Tamales at the Heart of Community
Posted by Seattle University Alumni Association on Wednesday, March 31, 2021 at 5:19 PM PDT
Osbaldo Hernandez, ’12, came to Seattle University as an undocumented student majoring in Public Administration. His education was put in jeopardy, however, when his Visa was denied in fall quarter of 2011, barring him entry to the United States for 10 years. Upon hearing this, President Stephen V. Sundborg, S.J., requested that professors be accommodating of Hernandez’s now online education and arranged for the law school to provide him with pro bono services. Within a week, the decision was reversed, and Hernandez returned—Green Card in hand.
Today, Hernandez is still in Seattle, and has been busy running Frelard Tamales, an authentic Mexican tamale restaurant that he and his husband, Dennis Ramey, opened in 2018. They use Hernandez’s multi-generational family recipe from Puerto Vallarta, Mexico, with his mom making tamales and his dad working at the restaurant.
In all his work, his Jesuit education remains close at heart. “I’ve always taken the teachings of a just and humane world and being a holistic human being. Since I left Seattle U, my education has always shifted me into taking any kind of opportunity where I was serving others.” For Hernandez, Frelard Tamales has been a key way to do so. “We have a little sign on the window that can be easily seen that says if a customer needs a meal, they can just ask for one.” With the onset of COVID-19 last year, Frelard Tamales began giving hundreds of free meals to nurses at the local Swedish hospitals and others impacted by COVID, and to this day, that policy remains in place.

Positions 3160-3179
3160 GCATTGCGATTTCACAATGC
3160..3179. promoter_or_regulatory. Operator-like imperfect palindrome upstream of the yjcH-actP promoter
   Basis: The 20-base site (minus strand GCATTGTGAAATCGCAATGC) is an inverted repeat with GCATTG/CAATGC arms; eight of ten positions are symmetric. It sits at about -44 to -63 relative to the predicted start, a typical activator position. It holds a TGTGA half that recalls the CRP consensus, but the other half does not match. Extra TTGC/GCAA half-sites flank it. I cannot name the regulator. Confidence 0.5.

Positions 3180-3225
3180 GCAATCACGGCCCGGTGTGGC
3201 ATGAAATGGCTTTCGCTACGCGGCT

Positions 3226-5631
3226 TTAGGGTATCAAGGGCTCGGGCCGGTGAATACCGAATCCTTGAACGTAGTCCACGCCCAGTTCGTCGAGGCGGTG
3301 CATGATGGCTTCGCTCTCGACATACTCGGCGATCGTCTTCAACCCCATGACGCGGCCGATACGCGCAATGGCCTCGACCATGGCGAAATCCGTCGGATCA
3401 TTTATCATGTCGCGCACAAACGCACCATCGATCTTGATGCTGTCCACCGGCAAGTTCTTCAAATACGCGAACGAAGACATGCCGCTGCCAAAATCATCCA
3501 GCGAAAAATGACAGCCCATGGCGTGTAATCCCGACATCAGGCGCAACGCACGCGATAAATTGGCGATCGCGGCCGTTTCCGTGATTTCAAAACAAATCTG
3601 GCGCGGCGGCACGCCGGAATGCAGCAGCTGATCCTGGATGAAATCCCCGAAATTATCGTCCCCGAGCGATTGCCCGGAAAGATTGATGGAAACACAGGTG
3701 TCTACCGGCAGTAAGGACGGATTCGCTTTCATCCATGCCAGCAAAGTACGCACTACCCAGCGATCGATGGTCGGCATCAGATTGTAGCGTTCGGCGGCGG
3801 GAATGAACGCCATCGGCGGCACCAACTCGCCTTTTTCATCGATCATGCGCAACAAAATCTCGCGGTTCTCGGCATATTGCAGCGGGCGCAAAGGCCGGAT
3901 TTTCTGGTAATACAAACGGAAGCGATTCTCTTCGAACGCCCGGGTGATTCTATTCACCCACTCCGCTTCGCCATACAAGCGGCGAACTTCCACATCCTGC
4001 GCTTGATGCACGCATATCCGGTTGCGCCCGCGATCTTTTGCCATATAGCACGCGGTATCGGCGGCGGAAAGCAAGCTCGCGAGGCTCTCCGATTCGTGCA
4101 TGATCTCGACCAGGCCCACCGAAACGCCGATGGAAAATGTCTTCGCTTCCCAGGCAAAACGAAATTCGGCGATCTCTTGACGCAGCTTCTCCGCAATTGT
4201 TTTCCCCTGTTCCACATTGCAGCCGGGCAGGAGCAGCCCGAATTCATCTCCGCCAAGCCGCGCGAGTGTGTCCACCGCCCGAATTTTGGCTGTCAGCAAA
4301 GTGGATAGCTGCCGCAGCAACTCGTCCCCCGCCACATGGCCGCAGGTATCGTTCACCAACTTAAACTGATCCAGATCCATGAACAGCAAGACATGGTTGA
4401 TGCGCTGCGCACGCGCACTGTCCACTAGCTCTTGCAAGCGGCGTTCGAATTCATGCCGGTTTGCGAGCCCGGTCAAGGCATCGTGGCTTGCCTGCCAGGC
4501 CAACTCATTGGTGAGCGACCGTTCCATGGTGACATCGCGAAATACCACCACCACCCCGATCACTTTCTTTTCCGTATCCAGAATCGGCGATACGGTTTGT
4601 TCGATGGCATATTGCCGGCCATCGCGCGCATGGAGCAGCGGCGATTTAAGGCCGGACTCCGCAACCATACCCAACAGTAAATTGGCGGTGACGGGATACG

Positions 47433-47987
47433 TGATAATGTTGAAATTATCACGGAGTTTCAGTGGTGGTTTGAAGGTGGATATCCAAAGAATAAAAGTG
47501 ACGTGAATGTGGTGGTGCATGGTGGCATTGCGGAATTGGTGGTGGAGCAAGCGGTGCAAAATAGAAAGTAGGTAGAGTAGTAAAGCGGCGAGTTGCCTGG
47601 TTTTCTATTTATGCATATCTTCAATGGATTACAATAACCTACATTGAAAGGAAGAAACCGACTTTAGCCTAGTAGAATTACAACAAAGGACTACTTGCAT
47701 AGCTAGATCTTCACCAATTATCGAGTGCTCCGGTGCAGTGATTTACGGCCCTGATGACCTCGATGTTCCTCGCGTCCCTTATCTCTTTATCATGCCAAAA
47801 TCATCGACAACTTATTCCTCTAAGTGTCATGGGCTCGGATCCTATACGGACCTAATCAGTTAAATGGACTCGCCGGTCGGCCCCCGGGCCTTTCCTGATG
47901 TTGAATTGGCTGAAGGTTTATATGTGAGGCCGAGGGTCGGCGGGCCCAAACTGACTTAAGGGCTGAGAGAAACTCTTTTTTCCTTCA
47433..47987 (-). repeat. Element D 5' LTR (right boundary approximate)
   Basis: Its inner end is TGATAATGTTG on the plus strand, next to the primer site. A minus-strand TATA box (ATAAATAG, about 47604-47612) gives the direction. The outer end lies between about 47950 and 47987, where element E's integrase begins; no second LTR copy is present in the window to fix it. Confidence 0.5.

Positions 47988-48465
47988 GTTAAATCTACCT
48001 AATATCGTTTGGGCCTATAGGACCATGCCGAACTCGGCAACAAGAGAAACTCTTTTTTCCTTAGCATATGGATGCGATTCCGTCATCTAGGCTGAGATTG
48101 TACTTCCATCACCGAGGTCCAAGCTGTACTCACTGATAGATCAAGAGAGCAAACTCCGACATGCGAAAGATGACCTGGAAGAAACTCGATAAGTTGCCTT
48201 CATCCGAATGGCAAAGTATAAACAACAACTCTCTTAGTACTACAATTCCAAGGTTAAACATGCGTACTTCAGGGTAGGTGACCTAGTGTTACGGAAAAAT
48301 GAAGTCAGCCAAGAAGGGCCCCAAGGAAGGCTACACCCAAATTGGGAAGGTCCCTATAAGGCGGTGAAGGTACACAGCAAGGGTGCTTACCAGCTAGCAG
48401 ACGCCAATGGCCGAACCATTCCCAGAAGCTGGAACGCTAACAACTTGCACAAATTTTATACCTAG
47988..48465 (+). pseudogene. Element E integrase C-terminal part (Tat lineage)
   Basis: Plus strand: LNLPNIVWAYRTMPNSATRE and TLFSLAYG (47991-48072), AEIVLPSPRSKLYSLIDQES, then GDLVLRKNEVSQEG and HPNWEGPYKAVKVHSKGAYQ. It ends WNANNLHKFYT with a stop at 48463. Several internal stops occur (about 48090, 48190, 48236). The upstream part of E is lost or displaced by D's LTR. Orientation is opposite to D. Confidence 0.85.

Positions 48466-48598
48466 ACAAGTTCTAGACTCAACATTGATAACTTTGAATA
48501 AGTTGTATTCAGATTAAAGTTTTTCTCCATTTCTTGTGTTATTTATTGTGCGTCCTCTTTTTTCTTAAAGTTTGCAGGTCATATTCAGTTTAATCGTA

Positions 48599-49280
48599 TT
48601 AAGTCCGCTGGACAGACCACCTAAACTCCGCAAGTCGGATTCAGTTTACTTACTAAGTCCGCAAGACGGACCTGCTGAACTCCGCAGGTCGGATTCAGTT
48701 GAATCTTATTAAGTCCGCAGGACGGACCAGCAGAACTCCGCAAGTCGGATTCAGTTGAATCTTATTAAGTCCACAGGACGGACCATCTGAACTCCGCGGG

Beyond sharing free meals, Frelard Tamales has helped support the livelihood of other small businesses. In the wake of Pike Place Market’s closure, Hernandez realized that many local farmers who usually sold flowers no longer had a place to do so. Frelard Tamales partnered with a local florist and began offering a bouquet of flowers for $15 to its customers—and the flowers are free if the order is going to a first responder or health care worker. Now that flower season has returned, so have the bouquets. “We just started a week ago. That was our first week with Thai Thao Farms. In the summer we add Woodinville Valley Farms, so we have the same partners as last year,” said Hernandez.
In addition to flowers, Hernandez and Ramey have supported 24 women and minority-owned businesses during the pandemic. They curate items from these businesses and create gift packs for customers to buy. They’ve been popular add-ons to tamale orders and have offered these businesses much needed income in difficult times.
To Hernandez and Ramey, it is all about giving back to a community that built them up years ago from their humble beginnings. “When we started our business, we would literally meet people in a church parking lot in Ballard and exchange cash for food—it looked like it was a drug deal. People trusted us and it grew from that little parking lot to a shop in Green Lake,” said Hernandez.
Their motto, “Kindness. Community. Cultura.” is at the heart of what Frelard Tamales stands for and how Hernandez and Ramey live their lives. Consider supporting this Redhawk-owned local business dedicated to service and a just and humane world. While you are there, enjoy what Seattle Magazine called, “The Most Satisfying Tamale in Seattle.”
You can find Frelard Tamales and dozens more alumni-owned businesses on our new Alumni Business Directory. If you’d like your business added to the directory, email Stephanie Jamieson.